The Muslim woman who was photographed looking at her phone while walking across Westminster Bridge as a victim of Wednesday’s terrorist attack lay on the ground has released a statement revealing her thoughts at the time were of ‘sadness, fear and concern’ for all those injured.

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Online trolls criticised her on social media after one twitter user posted the picture and accused her of ‘casually’ strolling past the injured woman.

The misconstrued picture was posted by a twitter user called ‘Twitter Lone Star’ with the caption ‘Muslim woman pays no mind to terror attack casually walks by a dying man while checking phone’.

The picture quickly went viral and provoked disgust from many people with one branding the twitter user ‘the real monster here’ for posting the picture.

The photographer who snapped the picture, Mr Lorriman, 28, came out to defend the woman yesterday and said that he thought she looked ‘horrified’ and ‘distressed’.

Speaking to MailOnline, the freelance photographer said: ‘I saw dozens of people walk past and the woman on the phone had just come from the part of the bridge where most of the victims were struck.

‘That is why she clearly looks mortified and it is obvious that she is in shock. The woman would have seen people under buses – she had just walked past the worst of it.

‘She wasn’t the only one walking past injured people and it looked like she just wanted to get off the bridge as quickly as possible.

‘I took three photographs where you can see the woman and I think she looks distressed in all of them.’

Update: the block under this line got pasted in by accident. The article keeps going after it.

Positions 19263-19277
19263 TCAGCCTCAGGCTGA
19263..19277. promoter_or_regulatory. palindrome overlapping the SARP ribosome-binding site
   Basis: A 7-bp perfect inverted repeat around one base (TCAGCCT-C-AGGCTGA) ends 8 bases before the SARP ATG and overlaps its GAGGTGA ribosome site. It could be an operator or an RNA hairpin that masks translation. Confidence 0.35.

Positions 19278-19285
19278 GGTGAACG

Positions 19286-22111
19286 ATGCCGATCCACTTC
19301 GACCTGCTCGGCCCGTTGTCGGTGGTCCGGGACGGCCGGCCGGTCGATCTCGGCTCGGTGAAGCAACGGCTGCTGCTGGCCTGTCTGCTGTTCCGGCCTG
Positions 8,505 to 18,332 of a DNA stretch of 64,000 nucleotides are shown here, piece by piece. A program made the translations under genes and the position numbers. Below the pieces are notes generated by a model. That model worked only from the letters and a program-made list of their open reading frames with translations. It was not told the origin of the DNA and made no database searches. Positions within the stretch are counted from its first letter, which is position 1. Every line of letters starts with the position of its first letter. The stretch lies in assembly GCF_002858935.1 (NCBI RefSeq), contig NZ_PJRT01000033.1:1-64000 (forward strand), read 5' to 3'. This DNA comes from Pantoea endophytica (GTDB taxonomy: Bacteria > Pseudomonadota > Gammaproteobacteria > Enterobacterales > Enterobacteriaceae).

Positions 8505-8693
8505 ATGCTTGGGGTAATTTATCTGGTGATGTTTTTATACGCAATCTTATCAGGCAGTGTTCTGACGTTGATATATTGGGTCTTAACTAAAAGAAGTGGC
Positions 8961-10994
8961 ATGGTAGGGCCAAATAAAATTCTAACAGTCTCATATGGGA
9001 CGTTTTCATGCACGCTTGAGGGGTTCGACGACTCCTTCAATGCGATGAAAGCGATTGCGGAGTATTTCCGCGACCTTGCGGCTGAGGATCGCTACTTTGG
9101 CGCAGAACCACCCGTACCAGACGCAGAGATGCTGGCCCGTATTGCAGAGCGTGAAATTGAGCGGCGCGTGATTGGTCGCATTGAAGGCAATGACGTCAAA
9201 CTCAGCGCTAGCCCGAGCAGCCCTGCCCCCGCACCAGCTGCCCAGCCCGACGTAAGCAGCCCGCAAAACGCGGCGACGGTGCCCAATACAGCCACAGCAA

The woman, who has not been named, defended herself in a statement released yesterday saying she was ‘devastated after witnessing the attack’.

The woman gave her heartfelt account to Tell MAMA, a group which supports victims of anti-Muslim hate, and they released the statement yesterday afternoon on her behalf.

In the statement she said: ‘I’m shocked and totally dismayed at how a picture of me is being circulated on social media.

‘To those individuals who have interpreted and commented on what my thoughts were in that horrific and distressful moment, I would like to say not only have I been devastated by witnessing the aftermath of a shocking and numbing terror attack, I’ve also had to deal with the shock of finding my picture plastered all over social media by those who could not look beyond my attire, who draw conclusions based on hate and xenophobia.

‘My thoughts at that moment were one of sadness, fear, and concern.

‘What the image does not show is that I had talked to other witnesses to try and find out what was happening, to see if I could be of any help, even though enough people were at the scene tending to the victims.

‘I then decided to call my family to say that I was fine and was making my way home from work, assisting a lady along the way by helping her get to Waterloo station.

‘My thoughts go out to all the victims and their families. I would like to thank Jamie Lorriman, the photographer who took the picture, for speaking to the media in my defence’.